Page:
Airbus chief executive says 'crisis not over' as Lufthansa loses €1bn in three months

LaToya Harding
·Contributor
·3 min read
Airbus CEO Guillaume Faury. Photo: Regis Duvignau/Reuters
Airbus CEO Guillaume Faury. Photo: Regis Duvignau/Reuters

The chief executive of Airbus (AIR.PA) has warned that the “crisis is not yet over” for the aviation industry as airline Lufthansa nosedives to a €1bn (£869m, $1.2bn) loss.

Guillaume Faury’s comment came as Airbus swung to a profit of €362m in the first quarter of the year, compared with a €481m loss in the same period the year prior. It was the company’s third profitable quarter in a row and came in ahead of analysts’ estimates.

Revenues slipped 2% to €10.5bn.

The European planemaker delivered 125 commercial aircraft during the three months, a slight improvement compared to the same period in 2020.

It added that performance was also boosted by its strong net cash position, as well as positive contributions from its helicopter and defence and space activities.

Airbus said that its guidance issued in February 2021 remains unchanged. Shares rose more than 2% in Paris on the back of the news.

Airbus shares rose on Thursday on the back of the news. Chart: Yahoo Finance
Airbus shares rose on Thursday on the back of the news. Chart: Yahoo Finance

“Fundamental questions persist around when demand will return for the airframer,” Jack Winchester, analyst at research firm Third Bridge, said.

“First, we need to see more people taking flights, and then we need to see how airlines will think about replacing old aircraft, many of which haven’t seen many flight hours since March 2020.”

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It comes as German airline Lufthansa (LHA.DE) crashed to €1.1bn first-quarter loss as revenue fell 60%.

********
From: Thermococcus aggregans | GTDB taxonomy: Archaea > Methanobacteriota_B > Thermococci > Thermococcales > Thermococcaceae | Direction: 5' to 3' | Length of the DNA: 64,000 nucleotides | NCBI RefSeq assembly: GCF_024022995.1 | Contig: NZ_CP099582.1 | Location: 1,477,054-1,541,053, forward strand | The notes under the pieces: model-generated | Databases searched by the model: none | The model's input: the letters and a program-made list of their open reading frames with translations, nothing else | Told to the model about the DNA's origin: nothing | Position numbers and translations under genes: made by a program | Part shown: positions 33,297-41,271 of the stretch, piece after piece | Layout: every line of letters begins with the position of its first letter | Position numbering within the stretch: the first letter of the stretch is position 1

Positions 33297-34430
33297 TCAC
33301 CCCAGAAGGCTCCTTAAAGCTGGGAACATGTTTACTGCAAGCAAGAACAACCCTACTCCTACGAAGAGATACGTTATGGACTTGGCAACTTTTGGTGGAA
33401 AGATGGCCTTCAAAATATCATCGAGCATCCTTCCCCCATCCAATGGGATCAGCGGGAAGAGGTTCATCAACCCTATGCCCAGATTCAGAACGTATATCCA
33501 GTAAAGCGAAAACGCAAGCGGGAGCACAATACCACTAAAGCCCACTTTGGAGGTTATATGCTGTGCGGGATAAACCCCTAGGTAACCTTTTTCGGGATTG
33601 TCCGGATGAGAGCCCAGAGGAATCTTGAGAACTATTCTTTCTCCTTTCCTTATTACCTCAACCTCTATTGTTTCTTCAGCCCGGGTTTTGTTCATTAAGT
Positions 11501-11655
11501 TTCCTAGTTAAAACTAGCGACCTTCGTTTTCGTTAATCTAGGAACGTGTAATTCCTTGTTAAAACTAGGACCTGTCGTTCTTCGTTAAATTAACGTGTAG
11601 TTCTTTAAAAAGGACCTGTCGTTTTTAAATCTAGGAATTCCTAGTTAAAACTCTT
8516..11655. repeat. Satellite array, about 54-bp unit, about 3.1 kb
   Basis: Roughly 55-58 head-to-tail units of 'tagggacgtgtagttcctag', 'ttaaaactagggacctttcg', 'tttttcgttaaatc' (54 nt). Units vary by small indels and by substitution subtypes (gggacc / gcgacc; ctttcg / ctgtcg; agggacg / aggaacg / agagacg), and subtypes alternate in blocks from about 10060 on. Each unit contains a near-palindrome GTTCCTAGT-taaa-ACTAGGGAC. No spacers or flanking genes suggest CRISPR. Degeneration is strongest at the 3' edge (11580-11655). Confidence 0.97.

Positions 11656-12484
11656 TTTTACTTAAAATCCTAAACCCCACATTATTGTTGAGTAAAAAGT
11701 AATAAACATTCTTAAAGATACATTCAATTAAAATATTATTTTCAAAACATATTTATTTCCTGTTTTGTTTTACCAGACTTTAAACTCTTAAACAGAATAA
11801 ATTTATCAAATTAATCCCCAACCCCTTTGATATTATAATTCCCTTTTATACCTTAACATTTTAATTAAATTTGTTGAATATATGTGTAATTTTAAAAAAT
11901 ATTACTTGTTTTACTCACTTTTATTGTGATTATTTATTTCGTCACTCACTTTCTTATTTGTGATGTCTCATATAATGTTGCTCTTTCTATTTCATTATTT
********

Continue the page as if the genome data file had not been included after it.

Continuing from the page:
The company, which also includes Austrian Airlines, Swiss and Eurowings, revealed that it has cut its capacity for summer as new waves of COVID infections dent hopes of air travel reopening.

Lufthansa now expects to offer only 40% of its pre-pandemic capacity for 2021 – below the level it said is needed to generate positive cash flow.

It said it expected a gradual demand pick-up in April-June and a "significant market recovery" in the second half.

"We know that bookings shoot up wherever restrictions are loosened and travel becomes possible again," chief executive Carsten Spohr said in a statement.

Shares edged around 0.3% lower on Thursday.

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Due to a sluggish vaccine rollout at the start of the year, Europe is still dealing with a third wave of COVID-19. The International Air Transport Association (IATA) forecasted that the region will be the slowest worldwide to reduce losses this year.

Meanwhile, India is currently suffering from one of the world’s worst outbreaks since the coronavirus pandemic began more than a year ago.

The variant of COVID-19 first detected in India, called the “double mutant” has already been found in several other countries, including in the UK and in America. 

This could cause economies to reopen more slowly if cases of the variant spike. Scientists are currently working to understand exactly what threat the strain poses as more variants appear across the globe.

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